The film is inaccurate in other significant ways. Turing was treated kindly by the headmaster around the Christopher incident, and Turing remained in contact with Christopher's family. Turing proposed to Joan Clarke because he liked her – he even told her he loved her – not to keep her in the code-breaking program. He tried to re-start their relationship years later. Turing could be funny and charming in real life. Etc.


The bottom line is that the filmmakers wanted to create an image of Turing as an isolated genius, unappreciated by anyone, and persecuted because of his homosexuality. In fact Turing was part of a team of other geniuses, and he was open about being gay. I wish the film had been able to tell us more about how a relatively privileged man had been so ill-treated. His working class lover was not chemically castrated, for example. "The Imitation Game," though, is not really interested in probing complex facts, or in saying anything new. 

Monday, December 22, 2014

American Tragedies and American Dreams: The Future of Black America in the Wake of the Michael Brown and Eric Garner Grand Jury Verdicts

The Telegraph AP photo Source
This essay appears at Front Page Magazine here

Decades ago, I taught at a community college. The bunch of us treated our shared office as if it were the neighborhood bar. We'd hang out for hours. That beat going home to our cheap apartments or our parents' basements and watching TV, which was all we could afford on the pittance adjunct professors are paid. James was a jazz musician. Mo's nose was always to the grindstone. Patrick was enthralling. I wish I had had a video camera recording our every conversation. His words glittered.

Melvyn was only a teenager. He was a new kind of person – a computer nerd – on the cusp of a revolution that would enrich many. Education was just beginning heavy reliance on computers. We profs were luddites. We would fumble with the computers – accidentally unplug them with our feet – and squeal that this was a sign of the end times. Young Melvyn to the rescue. Melvyn had a bouncy step, a perpetual smile, and a know-it-all air: that combination of goofy youthfulness and superior impatience exhibited by a hundred other computer geeks on a hundred other campuses. Melvyn's hours seemed to be pre-dawn through midnight. Young Melvyn was the computer demigod.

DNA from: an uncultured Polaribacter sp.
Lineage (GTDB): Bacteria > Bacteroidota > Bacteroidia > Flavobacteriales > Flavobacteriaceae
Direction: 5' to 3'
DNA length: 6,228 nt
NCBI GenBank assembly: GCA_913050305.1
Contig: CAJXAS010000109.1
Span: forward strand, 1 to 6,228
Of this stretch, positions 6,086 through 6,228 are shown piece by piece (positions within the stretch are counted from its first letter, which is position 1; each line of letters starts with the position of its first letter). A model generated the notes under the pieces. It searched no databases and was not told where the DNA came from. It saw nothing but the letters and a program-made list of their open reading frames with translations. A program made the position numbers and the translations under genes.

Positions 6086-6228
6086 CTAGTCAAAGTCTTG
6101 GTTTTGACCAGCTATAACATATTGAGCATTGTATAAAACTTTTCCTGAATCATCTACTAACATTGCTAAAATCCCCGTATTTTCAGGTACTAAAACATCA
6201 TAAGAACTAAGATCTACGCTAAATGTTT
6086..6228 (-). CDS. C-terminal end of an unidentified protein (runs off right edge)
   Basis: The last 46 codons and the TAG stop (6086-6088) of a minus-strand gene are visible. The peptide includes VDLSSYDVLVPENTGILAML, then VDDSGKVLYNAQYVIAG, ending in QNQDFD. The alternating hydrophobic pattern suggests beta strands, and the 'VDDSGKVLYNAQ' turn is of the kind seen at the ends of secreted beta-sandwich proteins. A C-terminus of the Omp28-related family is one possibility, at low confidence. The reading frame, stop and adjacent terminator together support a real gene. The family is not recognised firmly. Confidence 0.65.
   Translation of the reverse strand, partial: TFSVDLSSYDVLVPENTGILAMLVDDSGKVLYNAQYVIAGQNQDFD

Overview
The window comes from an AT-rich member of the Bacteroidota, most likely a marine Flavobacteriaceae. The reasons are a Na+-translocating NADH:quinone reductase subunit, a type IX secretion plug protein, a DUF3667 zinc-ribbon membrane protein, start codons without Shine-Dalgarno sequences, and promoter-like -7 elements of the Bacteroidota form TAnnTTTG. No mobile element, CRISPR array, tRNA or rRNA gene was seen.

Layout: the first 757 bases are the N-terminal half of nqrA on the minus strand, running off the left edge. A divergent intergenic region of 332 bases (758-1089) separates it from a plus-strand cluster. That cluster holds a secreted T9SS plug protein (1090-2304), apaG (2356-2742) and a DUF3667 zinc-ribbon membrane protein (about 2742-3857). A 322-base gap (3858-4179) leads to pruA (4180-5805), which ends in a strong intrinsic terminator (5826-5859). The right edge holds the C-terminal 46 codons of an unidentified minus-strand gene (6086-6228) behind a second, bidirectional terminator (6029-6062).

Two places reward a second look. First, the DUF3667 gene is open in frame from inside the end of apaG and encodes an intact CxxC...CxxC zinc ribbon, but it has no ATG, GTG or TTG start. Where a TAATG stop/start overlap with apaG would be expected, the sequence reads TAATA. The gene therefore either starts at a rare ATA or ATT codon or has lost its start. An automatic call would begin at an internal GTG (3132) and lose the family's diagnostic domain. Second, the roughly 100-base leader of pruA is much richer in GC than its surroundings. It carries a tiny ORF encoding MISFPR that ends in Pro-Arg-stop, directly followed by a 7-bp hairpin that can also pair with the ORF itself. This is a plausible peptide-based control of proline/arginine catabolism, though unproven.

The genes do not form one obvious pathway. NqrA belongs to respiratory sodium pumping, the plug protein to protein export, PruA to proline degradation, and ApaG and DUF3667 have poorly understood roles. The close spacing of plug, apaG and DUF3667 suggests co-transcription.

Now, decades later, James is near retirement as the president of a better community college. Mo is still plugging away, at a higher-paying university. Patrick, brilliant Patrick, never landed the tenure-track, Ivy League position that could match his outsize intellect. He drank. He was homeless. He died.

The last anyone had heard of Melvyn, he was in jail. He had been stealing computers. Melvyn was the one member of our group who was born at the right place and the right time to parlay his freakish natural gifts into the best-paying job and the cushiest future. He destroyed all that with stupid, unprofitable, recklessness.

Melvyn was black. The scuttlebutt was that Melvyn had felt uncomfortable being the computer demigod of an academic setting, accepted by whites. Stealing computers restored his sense that he was authentic. He was in solid with his homies. He was sticking it to the man. The man who liked, trusted, and relied on him.

James is just as black as Melvyn. Mo is an immigrant with the kind of facial hair seen on many an FBI wanted poster, a foreign accent and a name that sets off alarms – Mohammed. James and Mo were able to build comfortable lives in America. Melvyn could not. But then neither could Patrick, a tall, handsome, heterosexual, Irish-American.

I've been thinking a lot about American tragedies and American Dreams in the wake of the Michael Brown and Eric Garner grand jury verdicts. I've also been thinking about my current young students' futures.

I walk to work though Paterson, NJ, a post-industrial, high-crime, majority-minority city. My commute helped change me from someone who once voted communist to someone who now shocks herself every time she pulls the lever for a Republican.